CHRISTOPHER STEVENS: Sandi, did you really stay at these wacky B&Bs?
CHRISTOPHER STEVENS reviews last night’s TV: Now be honest, Sandi… did you really stay at these wacky B&Bs?
Extraordinary Escapes With Sandi Toksvig
The Disappearance Of Shannon Matthews
Swaddled in blankets, scarfs and waterproofs on a bitterly cold beach in East Anglia, plonked two metres apart on a pair of deckchairs, Alison Steadman and Sandi Toksvig want us to believe they’re having fun.
‘It’s just so lovely,’ shivers Sandi. ‘I don’t mind the weather actually,’ Alison agrees, wriggling her fingers to keep the blood flowing.
This was all about as convincing as the rest of Extraordinary Escapes (C4), which expected us to accept the two friends were on a long weekend in Suffolk, staying overnight at a variety of eccentric boarding houses.
I didn’t buy it for a minute. We saw the duo arrive at each holiday home and explore it — a converted fort on the coast, a 17th-century thatched cottage with a moat and a converted Norman priory.
This was all about as convincing as the rest of Extraordinary Escapes (C4), which expected us to accept the two friends were on a long weekend in Suffolk, staying overnight at a variety of eccentric boarding houses. Pictured: Sandi Toksvig and Alison Steadman in Extraordinary Escapes
But there was no footage of them settling down for the evening, or bustling round next day. They appeared to have one small suitcase between them.
On a real holiday, the natural topics of conversation are the banal ones: how did you sleep, was your pillow all right, what did you think of the shower? The ladies preferred to share heavily scripted chit-chat. ‘Beatrix Potter was actually an expert on mushrooms,’ remarked Sandi, clearly floundering for things to say. If they didn’t really stay in these places, why not tell us? They could just be honest, and admit they went home to their own beds at the end of the day’s filming. We could forgive that. It’s a distraction, to watch and wonder why neither of them bothered even to take their coats off indoors.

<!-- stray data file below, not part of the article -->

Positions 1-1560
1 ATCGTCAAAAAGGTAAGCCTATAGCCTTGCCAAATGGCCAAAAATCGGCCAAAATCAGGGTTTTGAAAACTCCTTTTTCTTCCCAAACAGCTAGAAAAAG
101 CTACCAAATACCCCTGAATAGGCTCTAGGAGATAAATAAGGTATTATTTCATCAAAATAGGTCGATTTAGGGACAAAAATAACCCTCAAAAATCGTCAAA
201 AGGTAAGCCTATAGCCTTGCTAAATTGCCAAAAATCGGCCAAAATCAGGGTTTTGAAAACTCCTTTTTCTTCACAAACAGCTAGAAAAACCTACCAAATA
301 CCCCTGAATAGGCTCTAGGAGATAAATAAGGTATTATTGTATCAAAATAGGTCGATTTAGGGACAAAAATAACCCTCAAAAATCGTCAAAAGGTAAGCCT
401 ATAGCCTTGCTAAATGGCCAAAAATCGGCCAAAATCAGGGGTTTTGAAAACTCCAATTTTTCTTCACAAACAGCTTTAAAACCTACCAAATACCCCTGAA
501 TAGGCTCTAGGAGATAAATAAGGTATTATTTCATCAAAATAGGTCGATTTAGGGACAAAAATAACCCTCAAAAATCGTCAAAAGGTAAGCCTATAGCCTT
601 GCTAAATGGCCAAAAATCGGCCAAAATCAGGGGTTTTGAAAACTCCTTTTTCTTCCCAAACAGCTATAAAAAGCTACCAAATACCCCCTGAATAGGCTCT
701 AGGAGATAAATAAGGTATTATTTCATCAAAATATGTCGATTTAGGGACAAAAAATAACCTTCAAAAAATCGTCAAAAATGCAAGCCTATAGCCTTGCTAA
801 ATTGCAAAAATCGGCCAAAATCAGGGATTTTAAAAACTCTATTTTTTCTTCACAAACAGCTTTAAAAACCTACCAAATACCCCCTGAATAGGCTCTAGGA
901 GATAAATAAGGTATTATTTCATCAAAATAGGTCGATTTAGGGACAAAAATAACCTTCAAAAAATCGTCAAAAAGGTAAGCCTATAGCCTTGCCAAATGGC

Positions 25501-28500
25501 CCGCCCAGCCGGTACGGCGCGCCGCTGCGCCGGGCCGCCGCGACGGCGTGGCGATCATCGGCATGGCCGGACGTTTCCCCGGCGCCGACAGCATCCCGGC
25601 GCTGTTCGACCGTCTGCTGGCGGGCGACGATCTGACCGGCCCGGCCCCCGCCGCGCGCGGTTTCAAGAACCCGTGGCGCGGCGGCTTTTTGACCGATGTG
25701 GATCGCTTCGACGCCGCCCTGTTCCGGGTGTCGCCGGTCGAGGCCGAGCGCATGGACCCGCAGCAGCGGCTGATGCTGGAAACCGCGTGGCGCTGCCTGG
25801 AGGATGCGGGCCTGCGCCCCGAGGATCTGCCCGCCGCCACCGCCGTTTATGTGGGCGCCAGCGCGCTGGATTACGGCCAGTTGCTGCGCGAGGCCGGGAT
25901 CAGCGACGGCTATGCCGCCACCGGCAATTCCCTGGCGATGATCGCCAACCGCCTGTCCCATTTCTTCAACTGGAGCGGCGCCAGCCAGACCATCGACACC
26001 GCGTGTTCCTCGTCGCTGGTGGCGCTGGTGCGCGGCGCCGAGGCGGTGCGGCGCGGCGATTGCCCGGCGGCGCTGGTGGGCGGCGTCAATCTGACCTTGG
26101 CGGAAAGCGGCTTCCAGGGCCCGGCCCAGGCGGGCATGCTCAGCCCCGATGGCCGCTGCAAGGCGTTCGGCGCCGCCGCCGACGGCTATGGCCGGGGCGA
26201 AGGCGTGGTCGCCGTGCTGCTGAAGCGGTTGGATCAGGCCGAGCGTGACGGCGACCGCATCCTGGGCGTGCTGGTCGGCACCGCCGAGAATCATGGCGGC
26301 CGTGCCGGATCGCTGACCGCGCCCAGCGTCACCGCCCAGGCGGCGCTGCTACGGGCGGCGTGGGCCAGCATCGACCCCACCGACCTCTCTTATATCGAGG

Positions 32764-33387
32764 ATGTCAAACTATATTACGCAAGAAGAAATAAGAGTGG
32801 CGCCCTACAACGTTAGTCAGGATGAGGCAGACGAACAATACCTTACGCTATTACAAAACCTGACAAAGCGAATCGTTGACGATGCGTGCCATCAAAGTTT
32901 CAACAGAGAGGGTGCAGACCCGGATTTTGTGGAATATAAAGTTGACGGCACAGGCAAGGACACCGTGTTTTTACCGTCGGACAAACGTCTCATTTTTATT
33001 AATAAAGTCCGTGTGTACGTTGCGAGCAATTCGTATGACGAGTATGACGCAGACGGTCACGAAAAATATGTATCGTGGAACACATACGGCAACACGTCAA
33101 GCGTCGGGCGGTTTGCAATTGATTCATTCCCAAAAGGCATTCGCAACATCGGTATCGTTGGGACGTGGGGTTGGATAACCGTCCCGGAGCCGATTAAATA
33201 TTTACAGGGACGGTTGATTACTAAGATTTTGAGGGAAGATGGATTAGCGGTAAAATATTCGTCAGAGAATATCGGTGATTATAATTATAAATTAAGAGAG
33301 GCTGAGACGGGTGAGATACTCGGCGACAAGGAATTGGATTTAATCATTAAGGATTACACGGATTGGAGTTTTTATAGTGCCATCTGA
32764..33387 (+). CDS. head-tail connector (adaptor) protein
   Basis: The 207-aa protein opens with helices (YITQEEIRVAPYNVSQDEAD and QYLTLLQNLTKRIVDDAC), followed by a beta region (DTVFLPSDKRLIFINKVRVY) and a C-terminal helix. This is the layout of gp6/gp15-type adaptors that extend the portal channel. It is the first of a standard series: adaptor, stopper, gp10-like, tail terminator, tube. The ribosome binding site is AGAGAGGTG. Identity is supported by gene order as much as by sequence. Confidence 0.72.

This is Sandi’s series, as she goes B&B-ing with a different female friend each week. Next time it’s actress Jessica Hynes.
But Sandi isn’t a natural interviewer: ‘You’re one of my heroes,’ she told Alison. ‘Do you think of yourself as a star?’ Even Elton John wouldn’t be likely to answer ‘Yes’ to that. Still, as a question, it was better than Sandi’s other gambit: ‘If you owned a field like this, what would you do with it?’
The destinations were well chosen. That Napoleonic watchtower had stunning views, the cottage seemed cosy and the medieval religious house was atmospheric.
I didn’t buy it for a minute. We saw the duo arrive at each holiday home and explore it — a converted fort on the coast, a 17th-century thatched cottage with a moat and a converted Norman priory. Pictured: Sandi Toksvig in Extraordinary Escapes
But the travel trivia was downright off-putting. ‘Bill Wyman stayed here,’ announced Sandi, ‘and the Arctic Monkeys.’ If that’s the best she can do, why bother? It was all rather forced and grim —though nothing like as bad as the jolly police acronyms revealed in The Disappearance Of Shannon Matthews (C5).
Yorkshire coppers don’t carry out inquiries — they do TIEs, which stands for Trace Interview Eliminate. And the database of child murders since 1960 is known as Centralised Analytical Team Collating Homicide Expertise Management, or CATCHEM. That sounds like something out of a Batman comic.
The second 90-minute episode of this two-part documentary airs tonight, though it uncovers little new in the much-told story of how venal mother Karen Matthews hid her daughter Shannon and claimed that the nine-year-old had been kidnapped.
Jeff Pope’s outstanding 2017 drama The Moorside, starring Gemma Whelan as Matthews, covered the case in more emotive detail. This account relies heavily on the memories of reporters and detectives, though there are brief contributions from Julie Bushby, the community activist who led the hunt for Shannon — played by Sheridan Smith in the drama.
True-crime shows need to offer fresh perspectives to justify their existence. If not, there’s a danger they’ll do nothing more than wallow in the sordid facts. This one had nothing new to offer.
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